Refugees continue to die as EU migration policy falters

Refugees continue to die as EU migration policy falters

3 February 2017: a young boy takes part in demonstrations against the five recent deaths of refugees at camps in Greece. Graffiti, signs and clothes representing the dead are displayed in front of the offices of the Ministry of Migration in Athens, Greece.

(Isabelle Merminod)
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In the Moria refugee camp on the Greek island of Lesbos three refugees died in just one week in January. On 3 February demonstrations were held against these deaths as well as two more – an Iraqi man on the island of Samos and a Syrian baby on the mainland.

According to the United Nations High Commissioner for Refugees (UNHCR) some 62,000 refugees are currently trapped in freezing conditions in Greece as a result of Europe’s closed borders.

This shouldn’t be the case. In September 2015, the European Union promised to relocate the more than 66,000 refugees stranded in Greece to other EU countries. But now, just over a year later, only about 20 per cent have been offered relocation, while just over 10 per cent have actually left Greece.

A deal between the EU and Turkey has created a ‘fast track’ procedure which allows for the return of refugees and migrants to Turkey. On the Greek islands – which serve as a landing point in Greece for those escaping conflict from countries such as Syria, Afghanistan and Iraq – refugees are held in very poor detention facilities and are not transferred to the mainland. As a result, camps on the islands are overflowing: as many as 13,000 people are surviving in camps built with a capacity for 9,000.

Refugees in Greece are enduring an unusually, bitterly cold winter. Shocking images of refugees seeking shelter under tents have appeared all over the international media. UNHCR has responded with some 19,000 places in flats, hotels and other lodgings for the vulnerable and those awaiting relocation.

From “We can do it,” to closed borders

The situation couldn’t have looked more different in 2015. An escalating number of refugees were dying while attempting to reach mainland Europe. The drowning of three-year-old Alan Kurdi drew a strong public response.

In August 2015 the German Chancellor Angela Merkel first said, “We can do it,” as she welcomed tens of thousands of Syrian refugees to Germany. But by March 2016, a backlash against refugees had closed Europe’s borders.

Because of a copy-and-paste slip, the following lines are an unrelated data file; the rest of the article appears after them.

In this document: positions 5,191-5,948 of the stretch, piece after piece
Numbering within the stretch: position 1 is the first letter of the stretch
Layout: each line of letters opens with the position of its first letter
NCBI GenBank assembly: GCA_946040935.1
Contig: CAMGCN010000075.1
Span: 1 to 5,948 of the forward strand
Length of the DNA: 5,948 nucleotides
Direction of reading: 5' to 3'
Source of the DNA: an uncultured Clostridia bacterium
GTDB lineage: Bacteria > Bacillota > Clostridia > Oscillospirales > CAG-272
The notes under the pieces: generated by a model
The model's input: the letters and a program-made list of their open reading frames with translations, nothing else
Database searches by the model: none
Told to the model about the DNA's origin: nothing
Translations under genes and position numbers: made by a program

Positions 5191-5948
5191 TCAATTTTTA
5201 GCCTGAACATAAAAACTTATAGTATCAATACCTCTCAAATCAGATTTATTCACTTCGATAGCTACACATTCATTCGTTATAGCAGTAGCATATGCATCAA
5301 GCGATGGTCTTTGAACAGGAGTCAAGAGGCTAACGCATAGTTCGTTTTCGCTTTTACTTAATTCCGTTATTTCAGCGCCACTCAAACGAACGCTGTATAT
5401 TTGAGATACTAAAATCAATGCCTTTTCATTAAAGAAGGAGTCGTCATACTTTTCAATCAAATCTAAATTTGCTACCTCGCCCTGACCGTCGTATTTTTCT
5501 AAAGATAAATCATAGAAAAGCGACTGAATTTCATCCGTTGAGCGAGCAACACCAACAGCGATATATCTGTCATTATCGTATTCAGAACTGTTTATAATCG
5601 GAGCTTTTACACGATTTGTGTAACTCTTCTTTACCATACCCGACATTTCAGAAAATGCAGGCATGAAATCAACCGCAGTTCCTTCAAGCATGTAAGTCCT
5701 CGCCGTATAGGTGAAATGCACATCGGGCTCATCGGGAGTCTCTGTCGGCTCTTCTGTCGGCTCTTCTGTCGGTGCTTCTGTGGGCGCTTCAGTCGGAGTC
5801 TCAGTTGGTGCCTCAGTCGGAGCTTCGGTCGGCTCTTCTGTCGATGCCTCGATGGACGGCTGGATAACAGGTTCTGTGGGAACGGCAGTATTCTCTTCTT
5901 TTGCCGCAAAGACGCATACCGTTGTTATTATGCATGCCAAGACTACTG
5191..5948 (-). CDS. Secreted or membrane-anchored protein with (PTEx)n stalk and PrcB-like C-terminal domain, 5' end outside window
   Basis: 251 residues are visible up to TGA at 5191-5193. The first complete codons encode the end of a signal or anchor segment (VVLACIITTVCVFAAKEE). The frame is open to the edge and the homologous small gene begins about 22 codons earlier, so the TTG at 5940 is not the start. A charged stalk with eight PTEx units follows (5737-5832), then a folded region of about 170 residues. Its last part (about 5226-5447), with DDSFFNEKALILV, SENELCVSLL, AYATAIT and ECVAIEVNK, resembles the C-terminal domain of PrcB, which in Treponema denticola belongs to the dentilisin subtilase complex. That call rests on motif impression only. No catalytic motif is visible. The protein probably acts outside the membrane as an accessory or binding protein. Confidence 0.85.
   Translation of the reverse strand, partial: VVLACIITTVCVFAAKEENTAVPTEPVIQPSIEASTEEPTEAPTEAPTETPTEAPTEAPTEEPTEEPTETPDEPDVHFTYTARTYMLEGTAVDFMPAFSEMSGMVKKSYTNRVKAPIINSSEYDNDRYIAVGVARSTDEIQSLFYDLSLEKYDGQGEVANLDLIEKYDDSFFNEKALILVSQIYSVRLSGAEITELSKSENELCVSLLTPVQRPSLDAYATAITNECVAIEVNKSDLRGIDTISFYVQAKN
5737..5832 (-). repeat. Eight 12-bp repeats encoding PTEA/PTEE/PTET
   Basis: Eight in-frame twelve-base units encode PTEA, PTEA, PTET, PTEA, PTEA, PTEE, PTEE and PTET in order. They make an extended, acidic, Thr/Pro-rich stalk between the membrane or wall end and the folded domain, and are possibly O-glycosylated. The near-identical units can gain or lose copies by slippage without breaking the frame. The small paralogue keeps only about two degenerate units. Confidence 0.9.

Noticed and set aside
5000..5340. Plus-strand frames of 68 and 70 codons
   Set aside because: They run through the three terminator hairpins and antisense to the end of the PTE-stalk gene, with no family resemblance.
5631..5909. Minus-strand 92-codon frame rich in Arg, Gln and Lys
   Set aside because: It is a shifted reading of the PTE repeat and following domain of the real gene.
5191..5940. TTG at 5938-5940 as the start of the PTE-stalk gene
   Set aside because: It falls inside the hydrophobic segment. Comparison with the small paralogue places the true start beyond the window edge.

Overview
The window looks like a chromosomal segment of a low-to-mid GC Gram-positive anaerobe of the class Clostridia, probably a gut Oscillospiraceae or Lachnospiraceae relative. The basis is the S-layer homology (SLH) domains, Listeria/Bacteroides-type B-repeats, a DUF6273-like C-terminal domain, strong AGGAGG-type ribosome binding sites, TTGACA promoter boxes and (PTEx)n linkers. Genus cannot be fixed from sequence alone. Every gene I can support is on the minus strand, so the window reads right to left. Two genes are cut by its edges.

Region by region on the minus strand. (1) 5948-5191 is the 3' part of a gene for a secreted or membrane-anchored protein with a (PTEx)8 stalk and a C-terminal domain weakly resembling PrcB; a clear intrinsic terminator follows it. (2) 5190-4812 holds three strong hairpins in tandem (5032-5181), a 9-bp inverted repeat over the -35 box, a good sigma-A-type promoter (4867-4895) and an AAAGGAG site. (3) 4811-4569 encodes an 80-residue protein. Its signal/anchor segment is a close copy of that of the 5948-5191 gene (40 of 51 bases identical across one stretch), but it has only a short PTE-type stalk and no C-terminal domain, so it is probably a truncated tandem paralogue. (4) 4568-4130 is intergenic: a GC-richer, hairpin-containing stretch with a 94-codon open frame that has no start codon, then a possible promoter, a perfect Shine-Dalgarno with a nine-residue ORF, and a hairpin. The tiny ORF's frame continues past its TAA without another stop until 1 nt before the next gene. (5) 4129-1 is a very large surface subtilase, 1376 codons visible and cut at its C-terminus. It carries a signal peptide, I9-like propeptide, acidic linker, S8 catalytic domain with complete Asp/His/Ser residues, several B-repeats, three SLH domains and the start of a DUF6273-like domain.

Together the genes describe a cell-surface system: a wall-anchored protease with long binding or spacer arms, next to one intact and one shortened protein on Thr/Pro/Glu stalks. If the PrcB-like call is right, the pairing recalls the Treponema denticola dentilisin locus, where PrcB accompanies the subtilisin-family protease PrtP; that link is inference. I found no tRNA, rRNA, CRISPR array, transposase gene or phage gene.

The police and the military evicted trapped refugees at the Macedonian/Greek border at the end of May, who were then transferred to hastily created camps, often in warehouses, while those who managed to avoid the camps took their chances with smugglers.

Meanwhile, Europe’s pledge to take in refugees from Greece to ‘share the burden’ has fallen short. As of 13 February 8,874 refugees had been ‘relocated’ from Greece to richer countries in northern Europe.

In addition, relocation is not available for all nationalities. Amongst those ineligible are Iraqis and Afghans, because only those nationalities who have more than 75 per cent success rate in their asylum applications in Europe are eligible. The process is slow. There are even some Syrians whose applications have been refused – with no reasons given and no possibility of appeal.

Ali (not his real name) is in Greece with a nephew, his wife and their five young children. They are all Syrians. He requested relocation for himself and his family in March 2016, just before the borders shut. He had an interview with a European embassy in April 2016 and his application was refused.

They have been given a three-year ‘refugee card’ which permits them to stay in Greece. Ali’s housing has been provided by the NGO Praxis but he worries about the future. “We have been in this flat for one month. If they say we have to go from the house, where will we go? What are we going to do in the street?” He speaks no Greek and is acutely aware of the lack of work in Greece.

Even for those who are not refused, the wait is long and painful.

Mohamed (not his real name) is a Syrian Kurd with four sons. Three are already in Germany and one stays with him and his wife in Greece. He is waiting desperately to be reunited with his sons. “After we came here, it took two months to apply for Germany…one month later came the appointment. For six months we have been waiting for the call [to say our application has been accepted]. I wait every day with the telephone beside me.”

“Either they integrate them or they integrate them”

Those people who are refused may eventually get refugee status in Greece. But Greece is still suffering from the devastating effects of EU-imposed austerity measures and a large public deficit. As a result, there are very few opportunities for refugees to make a living in the country.

Roland Schoenbauer, the UNHCR spokesperson in Greece told Equal Times: “In 2015, parts of Europe were just waving anybody through. Since early 2016 it’s the opposite. [The EU] is rejecting anybody, or as many people as possible.”

As far as he is concerned, Europe has no real option when it comes to dealing with the refugees stranded in Greece.

“Either they integrate them or they integrate them. Most of them will have to stay [in Europe],” he said, adding that international law “will not allow them to be returned [to their home countries] based on the European Convention on Human Rights. So if they have to stay, why not let them stay formally straight away?”

Ignoring the problem or hoping that Greece will solve it by itself is not the solution, he says. “If Europe believes that this will go away, it won’t. Where should these people go? They cannot go to the moon. They cannot go back. So they have to go somewhere.

’’And if Europe believes that Greece is going to integrate 50,000 people in the middle of an economic crisis just like that…,” Schoenbauer pauses. “I think they might want to reflect again.”